Britain called on the United Arab Emirates
on Wednesday to show proof that Sheikha Latifa, one of the daughters of the ruler of Dubai, was still alive after she said in a video message from a bathroom that she was being held captive in a barricaded villa.
The fate of Latifa, 35, and her tempestuous relationship with her father, Sheikh Mohammed bin Rashid al-Maktoum, has cast a new spotlight on his family affairs and on an international campaign to free his daughter.
Dubai is now under growing international pressure to allow Latifa, who tried to flee in 2018 in a dinghy but was brought back by commando units from India, to go free.
British foreign minister Dominic Raab said the video of Latifa, in which she said she was being held hostage and was worried about her safety, was deeply troubling as it showed a woman in deep distress.
"Given what we've just seen, I think people would just at a human level want to see that she's alive and well," Raab told Sky.
In the video, shown as part of the BBC's Panorama current affairs program, Latifa said: "I am a hostage and this villa has been converted into a jail."
"Every day I worry about my safety and my life," she said in the video message from the bathroom of a villa.
She said guards had told her she would be kept in captivity for her entire life and "never see the sun again."
Reuters could not independently verify when or where the video was recorded.
British Prime Minister Boris Johnson
said he was concerned and that the United Nations was looking into the situation.
"That's something obviously that we are concerned about but the UN Commission on Human Rights is looking at that," he told reporters. "I think what we'll do is wait and see how they get on. We'll keep an eye on that."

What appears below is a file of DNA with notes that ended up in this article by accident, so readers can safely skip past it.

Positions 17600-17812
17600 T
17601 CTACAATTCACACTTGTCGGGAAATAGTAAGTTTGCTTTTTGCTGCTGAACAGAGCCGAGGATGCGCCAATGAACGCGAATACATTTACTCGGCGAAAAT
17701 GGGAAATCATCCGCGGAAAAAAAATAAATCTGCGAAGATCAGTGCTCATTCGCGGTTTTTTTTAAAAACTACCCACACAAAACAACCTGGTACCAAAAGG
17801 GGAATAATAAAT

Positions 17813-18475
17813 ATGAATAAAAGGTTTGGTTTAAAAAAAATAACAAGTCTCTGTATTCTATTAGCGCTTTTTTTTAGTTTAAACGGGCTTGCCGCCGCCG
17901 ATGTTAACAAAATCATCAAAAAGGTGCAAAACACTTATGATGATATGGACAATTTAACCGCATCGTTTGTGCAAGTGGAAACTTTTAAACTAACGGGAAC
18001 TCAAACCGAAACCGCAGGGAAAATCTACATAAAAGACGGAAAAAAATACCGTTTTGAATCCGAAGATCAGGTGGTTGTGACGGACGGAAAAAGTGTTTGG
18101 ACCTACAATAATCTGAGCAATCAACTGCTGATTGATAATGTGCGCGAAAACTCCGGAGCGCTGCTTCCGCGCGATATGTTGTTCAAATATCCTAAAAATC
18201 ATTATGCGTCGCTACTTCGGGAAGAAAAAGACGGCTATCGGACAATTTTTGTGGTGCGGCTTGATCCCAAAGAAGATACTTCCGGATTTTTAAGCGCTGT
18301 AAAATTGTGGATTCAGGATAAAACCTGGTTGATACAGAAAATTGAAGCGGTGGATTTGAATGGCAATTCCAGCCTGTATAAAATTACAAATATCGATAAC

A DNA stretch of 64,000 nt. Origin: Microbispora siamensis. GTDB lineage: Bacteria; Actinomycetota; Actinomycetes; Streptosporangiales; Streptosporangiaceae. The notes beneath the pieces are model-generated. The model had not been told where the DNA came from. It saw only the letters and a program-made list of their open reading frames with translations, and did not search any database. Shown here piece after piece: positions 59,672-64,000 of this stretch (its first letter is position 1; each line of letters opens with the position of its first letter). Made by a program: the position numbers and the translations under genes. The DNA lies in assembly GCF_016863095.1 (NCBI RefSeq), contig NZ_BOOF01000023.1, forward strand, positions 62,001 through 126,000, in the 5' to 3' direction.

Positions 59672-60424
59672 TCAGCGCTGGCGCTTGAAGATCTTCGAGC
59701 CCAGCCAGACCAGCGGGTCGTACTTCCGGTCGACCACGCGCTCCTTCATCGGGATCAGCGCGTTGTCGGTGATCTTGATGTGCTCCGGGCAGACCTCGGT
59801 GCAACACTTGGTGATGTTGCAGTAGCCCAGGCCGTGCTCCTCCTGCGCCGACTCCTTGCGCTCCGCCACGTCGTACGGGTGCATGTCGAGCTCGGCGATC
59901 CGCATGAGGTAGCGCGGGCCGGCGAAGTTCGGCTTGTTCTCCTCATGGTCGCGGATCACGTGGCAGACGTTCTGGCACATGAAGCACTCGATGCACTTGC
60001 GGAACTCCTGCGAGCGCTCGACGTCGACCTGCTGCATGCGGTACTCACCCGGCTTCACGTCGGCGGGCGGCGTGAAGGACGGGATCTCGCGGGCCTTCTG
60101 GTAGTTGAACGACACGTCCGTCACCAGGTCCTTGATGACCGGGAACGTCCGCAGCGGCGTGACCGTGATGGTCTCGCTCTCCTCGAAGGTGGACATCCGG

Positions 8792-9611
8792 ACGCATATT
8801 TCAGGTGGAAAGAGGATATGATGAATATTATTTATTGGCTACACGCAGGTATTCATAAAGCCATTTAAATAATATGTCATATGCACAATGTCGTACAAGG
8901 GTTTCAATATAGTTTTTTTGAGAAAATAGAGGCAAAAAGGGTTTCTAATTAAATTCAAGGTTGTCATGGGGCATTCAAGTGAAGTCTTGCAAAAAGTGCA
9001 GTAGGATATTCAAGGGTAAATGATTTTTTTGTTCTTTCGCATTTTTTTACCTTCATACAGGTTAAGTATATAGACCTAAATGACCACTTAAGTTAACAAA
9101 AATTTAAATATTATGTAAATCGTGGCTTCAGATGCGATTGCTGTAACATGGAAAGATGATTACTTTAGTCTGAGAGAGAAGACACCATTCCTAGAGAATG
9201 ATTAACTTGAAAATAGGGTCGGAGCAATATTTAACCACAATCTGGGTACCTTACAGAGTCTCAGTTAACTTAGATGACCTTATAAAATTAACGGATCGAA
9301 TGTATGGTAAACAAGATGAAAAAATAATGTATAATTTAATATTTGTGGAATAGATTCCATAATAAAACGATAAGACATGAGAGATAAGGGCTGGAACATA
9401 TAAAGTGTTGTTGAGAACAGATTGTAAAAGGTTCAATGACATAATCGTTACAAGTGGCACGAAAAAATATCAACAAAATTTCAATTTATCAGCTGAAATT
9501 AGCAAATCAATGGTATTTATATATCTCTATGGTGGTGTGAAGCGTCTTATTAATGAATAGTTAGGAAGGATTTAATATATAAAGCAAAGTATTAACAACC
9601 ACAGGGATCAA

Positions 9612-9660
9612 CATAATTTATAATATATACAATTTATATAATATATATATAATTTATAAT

The Dubai government's media office referred questions about the video to Dubai ruler Sheikh Mohammed's law firm, which did not immediately respond to a request for comment.
Sheikha Latifa bint Mohammed al-Maktoum drew international attention in 2018 when a human rights group released a video made by her in which she described an attempt to escape Dubai.
Last March, a London High Court judge said he accepted as proved a series of allegations made by Sheikh Mohammed's former wife, Princess Haya, in a legal battle, including that the sheik ordered the abduction of Latifa. The sheik's lawyers rejected the allegations.
Asked if Britain would impose sanctions on the UAE after the video, Raab said: "It's not clear to me that there would be the evidence to support that."
The Free Latifa campaign, which has lobbied for her release, said it had managed to smuggle a phone to Latifa, which had been used to send a series of secret video messages taken over the past two years.
Before Tuesday, the only time Latifa had been seen since she was brought back to Dubai was when her family released photos of her sitting with Mary Robinson, a former Irish president and a United Nations high commissioner for human rights, in late 2018.
But Robinson told the BBC she had been "horribly tricked" during the visit and never asked Latifa about her situation, fearing it would exacerbate a mental condition she was told the princess had.
Mohammed has a vast horse racing stable in Britain and has been pictured with Queen Elizabeth at Royal Ascot horse races.